Newsweek magazine has apologized for errors in a story alleging that interrogators at the U.S. detention center in Guantanamo Bay desecrated the &to=http:// english.pravda.ru/main/18/90/364/14770_islam.html ' target=_blank>Quran, saying it would re-examine the accusations, which sparked outrage and deadly protests in Afghanistan.
Fifteen people died and scores were injured in violence between protesters and security forces, prompting U.S. promises to investigate the allegations. In Afghanistan, Muslim leaders gave Washington three days to offer a response to the story, tells ABC News.
The Pentagon said last week it was unable to corroborate any case in which interrogators at the U.S. Naval Station in &to=http:// english.pravda.ru/main/2002/03/09/26890.html ' target=_blank>Guantanamo Bay, Cuba, defiled the Muslim holy book, as Newsweek reported in its May 9 issue.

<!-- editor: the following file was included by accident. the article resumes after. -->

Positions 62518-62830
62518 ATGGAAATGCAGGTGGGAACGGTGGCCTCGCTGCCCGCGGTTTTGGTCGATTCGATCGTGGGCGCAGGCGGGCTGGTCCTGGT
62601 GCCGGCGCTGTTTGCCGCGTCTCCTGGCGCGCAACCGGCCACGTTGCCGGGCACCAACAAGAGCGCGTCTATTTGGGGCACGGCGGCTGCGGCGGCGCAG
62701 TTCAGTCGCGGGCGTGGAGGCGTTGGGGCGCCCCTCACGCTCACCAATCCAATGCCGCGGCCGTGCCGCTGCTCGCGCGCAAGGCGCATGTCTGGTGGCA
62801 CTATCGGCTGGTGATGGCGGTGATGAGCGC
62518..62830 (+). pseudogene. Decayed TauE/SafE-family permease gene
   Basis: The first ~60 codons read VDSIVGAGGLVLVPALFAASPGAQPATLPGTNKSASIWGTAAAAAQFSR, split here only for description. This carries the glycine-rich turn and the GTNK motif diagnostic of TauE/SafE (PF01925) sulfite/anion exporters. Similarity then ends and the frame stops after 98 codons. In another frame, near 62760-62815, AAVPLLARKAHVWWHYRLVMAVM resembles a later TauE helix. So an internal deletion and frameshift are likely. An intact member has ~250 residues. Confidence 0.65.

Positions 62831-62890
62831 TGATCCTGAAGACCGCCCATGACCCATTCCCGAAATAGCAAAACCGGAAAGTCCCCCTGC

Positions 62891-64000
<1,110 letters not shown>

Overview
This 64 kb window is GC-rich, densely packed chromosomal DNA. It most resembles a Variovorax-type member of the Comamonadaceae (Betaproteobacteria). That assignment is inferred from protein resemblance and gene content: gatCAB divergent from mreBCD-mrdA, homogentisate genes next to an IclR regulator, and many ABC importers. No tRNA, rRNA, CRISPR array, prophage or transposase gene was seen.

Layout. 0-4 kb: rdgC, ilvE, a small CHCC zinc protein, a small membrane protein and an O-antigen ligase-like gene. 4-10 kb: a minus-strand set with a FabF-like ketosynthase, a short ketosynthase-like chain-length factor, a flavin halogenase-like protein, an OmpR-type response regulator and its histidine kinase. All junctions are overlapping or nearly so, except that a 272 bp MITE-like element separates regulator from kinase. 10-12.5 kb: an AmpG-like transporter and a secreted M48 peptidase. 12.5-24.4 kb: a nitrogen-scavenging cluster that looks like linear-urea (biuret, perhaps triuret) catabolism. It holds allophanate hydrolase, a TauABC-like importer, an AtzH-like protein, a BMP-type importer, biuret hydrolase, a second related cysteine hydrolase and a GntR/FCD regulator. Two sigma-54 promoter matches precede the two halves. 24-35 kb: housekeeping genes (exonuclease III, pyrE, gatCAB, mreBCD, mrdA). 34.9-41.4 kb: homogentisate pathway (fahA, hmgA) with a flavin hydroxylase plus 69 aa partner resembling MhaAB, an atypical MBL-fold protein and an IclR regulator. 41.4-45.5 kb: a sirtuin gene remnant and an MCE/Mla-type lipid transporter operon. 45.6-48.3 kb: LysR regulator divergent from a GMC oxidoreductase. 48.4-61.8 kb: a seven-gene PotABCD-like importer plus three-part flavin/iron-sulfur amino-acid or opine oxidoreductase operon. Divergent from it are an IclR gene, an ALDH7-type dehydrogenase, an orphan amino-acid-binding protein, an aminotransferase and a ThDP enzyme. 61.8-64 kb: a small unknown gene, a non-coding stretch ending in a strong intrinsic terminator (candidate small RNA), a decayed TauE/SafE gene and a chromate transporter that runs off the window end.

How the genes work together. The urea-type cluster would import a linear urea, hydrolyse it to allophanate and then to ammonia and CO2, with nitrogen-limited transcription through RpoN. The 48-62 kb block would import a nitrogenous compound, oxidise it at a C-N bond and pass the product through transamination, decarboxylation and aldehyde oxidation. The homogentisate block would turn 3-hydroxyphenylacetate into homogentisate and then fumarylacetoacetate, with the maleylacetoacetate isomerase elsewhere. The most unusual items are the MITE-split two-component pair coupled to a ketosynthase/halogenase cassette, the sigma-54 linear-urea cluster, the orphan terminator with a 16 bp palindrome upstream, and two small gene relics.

"Top administration officials have promised to continue looking into the charges, and so will we," Whitaker said. Pentagon spokesman Larry DiRita blamed Newsweek's report for the violent protests that broke out in Jalalabad, Afghanistan, Pakistan and other Muslim countries.
"People are dying. They are burning American flags. Our forces are in danger," he told CNN.
A US-based TV channel named curious details about the trials of the new Russian missile, such as, for example, the failed launch in October 2017
During the recent Helsinki summit, Russian President Vladimir Putin offered to hold a referendum in the Donbass. Trump asked not to voice this idea at the press conference
The International Olympic Committee is ready to take Russia back, the head of the organization Thomas Bach said